Who doesn’t like new fonts? I was searching through the net and realized that a lot of people use some really epic looking fonts in their projects because, well… they are just plain awesome. I have compiled a list of top 10 Professional fonts to fulfil your graphic needs, Please check out and download this week and experiment with your all projects. Try making some title treatments or some logo reveals, these are bound to spark some creativity in you somewhere!
All though there have been many other most used font posts, most of them outline fonts used by the ‘not-so-well-trained’ designer. In this post I want to outline the fonts that are often used by the more ‘professional’ of designers.
Although there are many versions of Garamond, the most used version today is the Adobe Garamond version (as seen above) released in 1989. Garamond is a great font for magazines, textbooks, websites and long bodies of text and was recently named the second best font (after Helvetica) by a German publication.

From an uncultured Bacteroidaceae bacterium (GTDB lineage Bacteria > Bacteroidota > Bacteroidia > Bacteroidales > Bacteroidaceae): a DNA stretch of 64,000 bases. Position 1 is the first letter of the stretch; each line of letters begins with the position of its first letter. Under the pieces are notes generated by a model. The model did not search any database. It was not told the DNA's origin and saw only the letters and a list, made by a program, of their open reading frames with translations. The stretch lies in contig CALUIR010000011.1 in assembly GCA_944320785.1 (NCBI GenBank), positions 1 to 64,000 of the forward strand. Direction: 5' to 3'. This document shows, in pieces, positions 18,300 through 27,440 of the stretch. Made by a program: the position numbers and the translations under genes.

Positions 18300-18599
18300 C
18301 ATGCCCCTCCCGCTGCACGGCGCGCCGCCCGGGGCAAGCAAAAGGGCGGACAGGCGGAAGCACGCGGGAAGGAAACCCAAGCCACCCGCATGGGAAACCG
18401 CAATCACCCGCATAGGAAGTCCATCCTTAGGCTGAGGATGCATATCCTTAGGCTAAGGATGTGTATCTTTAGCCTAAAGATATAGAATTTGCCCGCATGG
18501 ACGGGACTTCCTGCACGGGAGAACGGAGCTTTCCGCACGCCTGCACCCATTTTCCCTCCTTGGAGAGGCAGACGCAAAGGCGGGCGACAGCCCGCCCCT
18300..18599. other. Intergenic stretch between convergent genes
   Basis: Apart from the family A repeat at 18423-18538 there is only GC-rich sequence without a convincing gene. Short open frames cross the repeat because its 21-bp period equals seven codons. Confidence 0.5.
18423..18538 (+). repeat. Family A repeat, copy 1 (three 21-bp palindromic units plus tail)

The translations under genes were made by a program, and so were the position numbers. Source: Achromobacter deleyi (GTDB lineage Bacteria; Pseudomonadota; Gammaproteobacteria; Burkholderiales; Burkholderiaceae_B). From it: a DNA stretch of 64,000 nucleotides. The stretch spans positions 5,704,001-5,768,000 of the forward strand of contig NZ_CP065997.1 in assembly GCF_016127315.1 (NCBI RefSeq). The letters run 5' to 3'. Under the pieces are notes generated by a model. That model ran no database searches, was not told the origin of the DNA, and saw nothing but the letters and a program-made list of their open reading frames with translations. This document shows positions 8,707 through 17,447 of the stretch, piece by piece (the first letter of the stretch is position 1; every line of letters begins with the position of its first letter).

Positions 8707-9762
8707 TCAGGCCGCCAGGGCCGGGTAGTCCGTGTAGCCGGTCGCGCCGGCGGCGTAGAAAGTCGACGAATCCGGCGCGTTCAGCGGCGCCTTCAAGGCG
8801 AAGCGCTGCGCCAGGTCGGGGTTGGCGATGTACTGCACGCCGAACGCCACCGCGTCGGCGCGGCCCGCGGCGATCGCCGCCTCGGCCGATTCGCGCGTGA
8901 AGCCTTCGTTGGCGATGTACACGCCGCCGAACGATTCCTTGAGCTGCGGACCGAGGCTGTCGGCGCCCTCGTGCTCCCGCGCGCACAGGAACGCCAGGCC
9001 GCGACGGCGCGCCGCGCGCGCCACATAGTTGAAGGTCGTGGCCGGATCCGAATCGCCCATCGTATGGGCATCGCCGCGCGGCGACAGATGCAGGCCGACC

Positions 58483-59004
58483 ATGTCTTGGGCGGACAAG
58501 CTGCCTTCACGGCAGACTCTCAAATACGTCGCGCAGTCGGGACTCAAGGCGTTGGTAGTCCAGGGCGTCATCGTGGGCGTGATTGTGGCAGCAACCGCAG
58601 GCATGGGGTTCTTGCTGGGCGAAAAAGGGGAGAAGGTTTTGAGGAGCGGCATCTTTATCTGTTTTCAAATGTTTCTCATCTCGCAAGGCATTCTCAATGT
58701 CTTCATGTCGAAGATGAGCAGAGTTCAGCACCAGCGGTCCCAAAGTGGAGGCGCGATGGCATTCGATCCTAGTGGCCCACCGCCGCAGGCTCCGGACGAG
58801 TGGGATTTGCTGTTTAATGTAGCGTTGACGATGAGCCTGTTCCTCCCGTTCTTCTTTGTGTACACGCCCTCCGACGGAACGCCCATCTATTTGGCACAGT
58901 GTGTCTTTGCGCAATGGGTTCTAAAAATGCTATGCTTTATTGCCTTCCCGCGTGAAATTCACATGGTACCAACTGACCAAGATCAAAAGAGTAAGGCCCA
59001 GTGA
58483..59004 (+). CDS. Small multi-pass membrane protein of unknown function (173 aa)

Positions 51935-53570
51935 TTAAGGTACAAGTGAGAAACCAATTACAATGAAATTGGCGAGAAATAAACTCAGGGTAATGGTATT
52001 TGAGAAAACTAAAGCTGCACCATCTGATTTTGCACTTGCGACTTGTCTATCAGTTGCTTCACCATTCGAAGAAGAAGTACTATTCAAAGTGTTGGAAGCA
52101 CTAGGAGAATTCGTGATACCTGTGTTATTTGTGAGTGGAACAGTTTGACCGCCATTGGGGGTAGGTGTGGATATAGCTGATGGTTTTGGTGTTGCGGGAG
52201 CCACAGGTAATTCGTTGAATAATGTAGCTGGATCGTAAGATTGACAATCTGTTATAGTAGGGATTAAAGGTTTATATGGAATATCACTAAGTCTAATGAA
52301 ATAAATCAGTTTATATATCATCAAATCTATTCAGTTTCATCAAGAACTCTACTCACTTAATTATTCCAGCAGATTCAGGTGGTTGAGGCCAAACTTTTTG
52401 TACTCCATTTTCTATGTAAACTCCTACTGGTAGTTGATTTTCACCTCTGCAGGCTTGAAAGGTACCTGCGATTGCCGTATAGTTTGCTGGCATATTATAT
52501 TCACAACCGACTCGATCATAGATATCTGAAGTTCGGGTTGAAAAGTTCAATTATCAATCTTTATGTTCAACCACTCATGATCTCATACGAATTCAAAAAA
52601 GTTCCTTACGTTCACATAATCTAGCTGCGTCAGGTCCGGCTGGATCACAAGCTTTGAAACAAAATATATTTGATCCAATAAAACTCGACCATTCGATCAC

Helvetica is one of the most popular typefaces of all time. It was designed by Max Miedinger in 1957 for the Haas foundry of Switzerland (the name is derived from Helvetia, the Latin name for Switzerland).
The design is based on the grotesques of the late nineteenth century, but new refinements put it in the sans serif sub-category of neo-grotesque. Shortly after its introduction, the Stempel foundry purchased the original Helvetica typeface and developed a full series of weights. In the 1960s Helvetica came to the United States, where alignment standards differed; Mergenthaler Linotype copied the Stempel series and then added several new versions of the design. Helvetica is an all-purpose type design that can deliver practically any message clearly and efficiently